Kepler detects a change in brightness when a planet passes in front of a star from the vantage point of the telescope. Transiting planets block a tiny fraction of starlight that produces miniscule dips in the brightness of their host star. An Earth-size planet passing in front of a small ultra-cool dwarf star like TRAPPIST-1 creates less than a one percent dip in brightness, and is not visible with the naked eye.
Astronomers use sophisticated algorithms to search the data for these dips in brightness, and in particular, to correct for the spacecraft’s small movements in space—this is the 'flickering' of the pixels seen in the movie.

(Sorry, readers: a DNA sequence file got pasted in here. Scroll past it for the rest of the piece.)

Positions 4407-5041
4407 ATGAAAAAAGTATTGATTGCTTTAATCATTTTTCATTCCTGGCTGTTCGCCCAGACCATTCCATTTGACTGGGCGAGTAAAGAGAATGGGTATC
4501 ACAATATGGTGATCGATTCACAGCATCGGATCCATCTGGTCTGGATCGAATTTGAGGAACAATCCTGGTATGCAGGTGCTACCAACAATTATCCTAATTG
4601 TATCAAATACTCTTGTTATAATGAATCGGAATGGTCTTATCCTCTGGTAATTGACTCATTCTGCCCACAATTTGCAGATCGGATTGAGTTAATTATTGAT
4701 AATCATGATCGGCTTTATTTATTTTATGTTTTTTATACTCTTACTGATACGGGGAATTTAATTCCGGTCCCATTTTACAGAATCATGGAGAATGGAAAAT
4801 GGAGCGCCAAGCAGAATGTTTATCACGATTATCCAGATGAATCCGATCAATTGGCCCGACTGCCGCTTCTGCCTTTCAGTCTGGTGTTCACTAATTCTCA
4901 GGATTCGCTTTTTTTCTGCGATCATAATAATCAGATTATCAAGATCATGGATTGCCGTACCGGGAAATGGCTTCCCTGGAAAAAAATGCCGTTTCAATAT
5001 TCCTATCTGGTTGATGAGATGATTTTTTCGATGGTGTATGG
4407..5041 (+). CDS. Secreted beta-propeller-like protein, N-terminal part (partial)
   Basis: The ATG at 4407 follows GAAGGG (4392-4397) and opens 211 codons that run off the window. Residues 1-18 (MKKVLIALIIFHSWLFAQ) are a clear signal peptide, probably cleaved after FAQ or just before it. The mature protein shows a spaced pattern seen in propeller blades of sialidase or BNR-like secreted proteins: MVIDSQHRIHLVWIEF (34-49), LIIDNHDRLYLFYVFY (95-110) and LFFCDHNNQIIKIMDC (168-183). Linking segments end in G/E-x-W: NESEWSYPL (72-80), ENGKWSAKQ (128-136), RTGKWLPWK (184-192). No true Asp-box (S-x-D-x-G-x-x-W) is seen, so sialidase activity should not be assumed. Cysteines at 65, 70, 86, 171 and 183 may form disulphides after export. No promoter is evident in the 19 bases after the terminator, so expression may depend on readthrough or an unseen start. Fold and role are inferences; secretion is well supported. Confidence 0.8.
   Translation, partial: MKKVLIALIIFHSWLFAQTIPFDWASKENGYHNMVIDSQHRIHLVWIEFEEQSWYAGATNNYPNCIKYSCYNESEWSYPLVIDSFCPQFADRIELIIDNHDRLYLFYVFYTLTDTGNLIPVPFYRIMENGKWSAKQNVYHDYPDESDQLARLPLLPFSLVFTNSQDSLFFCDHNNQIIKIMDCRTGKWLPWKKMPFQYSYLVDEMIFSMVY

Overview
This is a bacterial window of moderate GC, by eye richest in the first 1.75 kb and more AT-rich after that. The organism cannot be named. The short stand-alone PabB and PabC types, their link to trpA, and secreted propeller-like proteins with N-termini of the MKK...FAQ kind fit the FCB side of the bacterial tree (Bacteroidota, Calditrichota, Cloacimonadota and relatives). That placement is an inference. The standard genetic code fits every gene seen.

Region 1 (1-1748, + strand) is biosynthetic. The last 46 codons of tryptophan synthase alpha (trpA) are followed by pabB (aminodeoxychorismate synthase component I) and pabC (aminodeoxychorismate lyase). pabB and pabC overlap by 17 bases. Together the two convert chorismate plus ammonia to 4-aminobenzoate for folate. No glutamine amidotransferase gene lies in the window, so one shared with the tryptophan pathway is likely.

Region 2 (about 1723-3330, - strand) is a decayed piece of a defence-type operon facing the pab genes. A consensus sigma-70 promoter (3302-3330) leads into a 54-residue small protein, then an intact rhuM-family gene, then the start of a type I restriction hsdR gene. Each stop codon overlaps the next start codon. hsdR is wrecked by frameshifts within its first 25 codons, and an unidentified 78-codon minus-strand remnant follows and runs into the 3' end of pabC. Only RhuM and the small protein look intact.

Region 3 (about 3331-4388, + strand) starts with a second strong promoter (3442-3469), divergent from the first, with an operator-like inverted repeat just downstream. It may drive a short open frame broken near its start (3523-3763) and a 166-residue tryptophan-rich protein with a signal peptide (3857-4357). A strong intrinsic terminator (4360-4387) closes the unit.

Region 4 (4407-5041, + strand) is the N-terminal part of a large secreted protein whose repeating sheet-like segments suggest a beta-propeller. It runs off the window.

During the period of Dec. 15, 2016 and March 4, the Kepler spacecraft, operating as the K2 mission, observed TRAPPIST-1 for 74 days. This animation shows 60 brightness measurements or photos taken by Kepler's onboard camera once a minute for an hour on February 22. Called a target pixel file, the image covers an area of 11 square pixels or 44 square arcseconds of the sky. This area is equivalent in size to holding up a grain of sand at arms length towards the sky.
Credit: NASA Ames/G. Barentsen